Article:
Quantcast Neutral Safety Switch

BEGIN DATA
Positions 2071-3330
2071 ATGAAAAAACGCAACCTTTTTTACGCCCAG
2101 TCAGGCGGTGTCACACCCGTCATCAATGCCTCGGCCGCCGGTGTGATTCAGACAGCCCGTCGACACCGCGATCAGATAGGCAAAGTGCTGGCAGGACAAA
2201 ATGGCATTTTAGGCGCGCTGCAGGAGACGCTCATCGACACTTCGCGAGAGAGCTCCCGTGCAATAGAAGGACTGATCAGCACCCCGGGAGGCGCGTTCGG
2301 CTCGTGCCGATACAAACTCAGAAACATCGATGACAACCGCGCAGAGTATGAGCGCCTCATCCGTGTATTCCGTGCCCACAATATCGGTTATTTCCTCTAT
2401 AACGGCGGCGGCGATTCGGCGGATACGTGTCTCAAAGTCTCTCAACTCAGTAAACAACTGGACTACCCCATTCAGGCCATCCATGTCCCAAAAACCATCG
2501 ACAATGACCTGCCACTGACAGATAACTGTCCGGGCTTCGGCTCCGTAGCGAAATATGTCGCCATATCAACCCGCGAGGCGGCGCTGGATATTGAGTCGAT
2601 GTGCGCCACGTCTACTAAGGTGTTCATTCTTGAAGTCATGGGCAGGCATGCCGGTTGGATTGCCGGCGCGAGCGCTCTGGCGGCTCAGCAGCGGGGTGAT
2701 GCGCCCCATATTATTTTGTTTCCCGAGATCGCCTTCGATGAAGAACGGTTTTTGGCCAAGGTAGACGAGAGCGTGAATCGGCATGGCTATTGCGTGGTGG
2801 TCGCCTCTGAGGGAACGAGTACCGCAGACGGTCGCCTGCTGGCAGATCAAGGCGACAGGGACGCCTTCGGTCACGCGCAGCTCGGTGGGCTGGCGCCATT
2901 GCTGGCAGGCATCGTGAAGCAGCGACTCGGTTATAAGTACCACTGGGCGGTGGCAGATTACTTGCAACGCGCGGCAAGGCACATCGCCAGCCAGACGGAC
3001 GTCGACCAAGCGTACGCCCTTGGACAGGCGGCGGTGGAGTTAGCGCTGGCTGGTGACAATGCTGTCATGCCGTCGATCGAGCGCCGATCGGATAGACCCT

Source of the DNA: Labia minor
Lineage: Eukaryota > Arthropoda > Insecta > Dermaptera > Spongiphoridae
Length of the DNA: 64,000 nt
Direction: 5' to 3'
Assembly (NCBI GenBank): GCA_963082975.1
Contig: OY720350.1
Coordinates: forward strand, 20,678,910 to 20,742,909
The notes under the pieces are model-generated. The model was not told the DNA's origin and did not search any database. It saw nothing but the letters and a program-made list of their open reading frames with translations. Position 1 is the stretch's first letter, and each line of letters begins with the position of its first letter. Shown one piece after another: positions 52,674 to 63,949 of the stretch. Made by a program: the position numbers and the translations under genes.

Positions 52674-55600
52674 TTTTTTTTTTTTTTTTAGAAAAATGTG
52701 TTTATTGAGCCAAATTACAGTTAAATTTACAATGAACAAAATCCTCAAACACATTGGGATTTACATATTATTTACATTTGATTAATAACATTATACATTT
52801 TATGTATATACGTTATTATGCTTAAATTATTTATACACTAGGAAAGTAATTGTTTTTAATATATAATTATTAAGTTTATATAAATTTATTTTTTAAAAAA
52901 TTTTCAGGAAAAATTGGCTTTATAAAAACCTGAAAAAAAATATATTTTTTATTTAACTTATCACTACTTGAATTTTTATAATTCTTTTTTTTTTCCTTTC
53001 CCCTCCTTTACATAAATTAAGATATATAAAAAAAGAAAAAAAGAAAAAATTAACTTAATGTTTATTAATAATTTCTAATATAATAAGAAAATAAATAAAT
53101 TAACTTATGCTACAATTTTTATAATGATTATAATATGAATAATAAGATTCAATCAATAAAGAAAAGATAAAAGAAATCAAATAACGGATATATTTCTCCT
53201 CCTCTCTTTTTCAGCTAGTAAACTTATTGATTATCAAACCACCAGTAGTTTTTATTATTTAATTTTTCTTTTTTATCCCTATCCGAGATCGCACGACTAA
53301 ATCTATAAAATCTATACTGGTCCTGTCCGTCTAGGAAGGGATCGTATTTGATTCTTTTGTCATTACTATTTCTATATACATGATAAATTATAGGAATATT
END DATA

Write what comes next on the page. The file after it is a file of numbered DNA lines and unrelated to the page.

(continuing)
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allowed to run free to the point where they will destroy themselves. SIX   WINDINGS,   SERIES-PARALLEL— Three pairs of series-wound field coils provide the  magnetic  field  for  a  heavy-duty  starter motor. This configuration uses six brushes. THREE  WINDINGS,  TWO  SERIES,  ONE SHUNT—The   use   of   one   filled   coil   that   is shunted  to  ground  with  a  series-wound  motor controls motor speed. Because the shunt coil is not affected by speed, it will draw a steady heavy current, effectively limiting speed. DRIVE  END FRAME.—The  drive  end  frame  is designed to protect the drive pinion from damage and to  support  the  armature  shaft.  The  drive  end  frame  of the starter contains a bushing to prevent wear between the armature shaft and drive end frame. Types of Starting Motors There are two types of starting motors that you will encounter  on  equipment.  These  are  the  direct  drive starter  and  the  double  reduction  starter.  All  starters require   the   use   of   gear   reduction   to   provide   the mechanical  advantage  required  to  turn  the  engine flywheel  and  crankshaft. DIRECT   DRIVE   STARTERS.—Direct drive starters make use of a pinion gear on the armature shaft of the starting motor. This gear meshes with teeth on the ring gear. There are between 10 to 16 teeth on the ring gear for every one on the pinion gear. Therefore, the  starting  motor  revolves  10  to  16  times  for  every revolution  of  the  ring  gear.  In  operation,  the  starting motor  armature  revolves  at  a  rate  of  2,000  to  3,000 revolutions  per  minute,  thus  turning  the  engine crankshaft  at  speeds  up  to  200  revolutions  per  minute. DOUBLE   REDUCTION   STARTER.—The double  reduction  starter  makes  use  of  gear  reduction within the starter and the reduction between the drive pinion and the ring gear. The gear reduction drive head is used on heavy-duty equipment. Figure 2-42 shows a typical gear reduction starter. The gear on the armature shaft does not mesh directly with the teeth on the ring gear, but with an intermediate gear   which   drives   the   driving   pinion.   This   action provides additional breakaway, or starting torque, and greater  cranking  power.  The  armature  of  a  starting motor  with  a  gear  reduction  drive  head  may  rotate  as many  as  40  revolutions  for  every  revolution  of  the engine  flywheel. Figure 2-42.—Gear reduction starter. NEUTRAL  SAFETY  SWITCH Vehicles  equipped  with  automatic  transmissions require the use of a neutral safety switch. The neutral safety  switch  prevents  the  engine  from  being  started unless   the   shift   selector   of   the   transmission   is   in NEUTRAL  or  PARK.  It  disables  the  starting  circuit when  the  transmission  is  in  gear.  This  safety  feature prevents  the  accidental  starting  of  a  vehicle  in  gear, which   can   result   in   personal   injury   and   vehicle damage. The neutral safety switch is wired into the circuit going to the starter solenoid. When the transmission is in forward or reverse gear, the switch is in the OPEN position  (disconnected).  This  action  prevents  current from   activating   the   solenoid   and   starter   when   the ignition switch is turned to the START position. When the  transmission  is  in  neutral  or  park,  the  switch  is closed  (connected),  allowing  current  to  flow  to  the starter when the ignition is turned. A  misadjusted  or  bad  neutral  safety  switch  can keep the engine from cranking. If the vehicle does not start, you should check the action of the neutral safety switch by moving the shift lever into various positions while trying to start the vehicle. If the starter begins to work, the switch needs to be readjusted. To  readjust  a  neutral  safety  switch,  loosen  the fasteners  that  hold  the  switch.  With  the  switch loosened,  place  the  shift  lever  into  park  (P).  Then, while   holding   the   ignition   switch   in   the   START position, slide the neutral switch on its mount until the engine cranks. Without moving the switch, tighten the fasteners.  The  engine  should  now  start  with  the  shift lever  in  park  or  neutral.  Check  for  proper  operation after the adjustment. If  by  adjusting  the  switch  to  normal  operation  is not resumed, it may be required to test the switch. All that is required to test the switch is a 12-volt test light. 2-29

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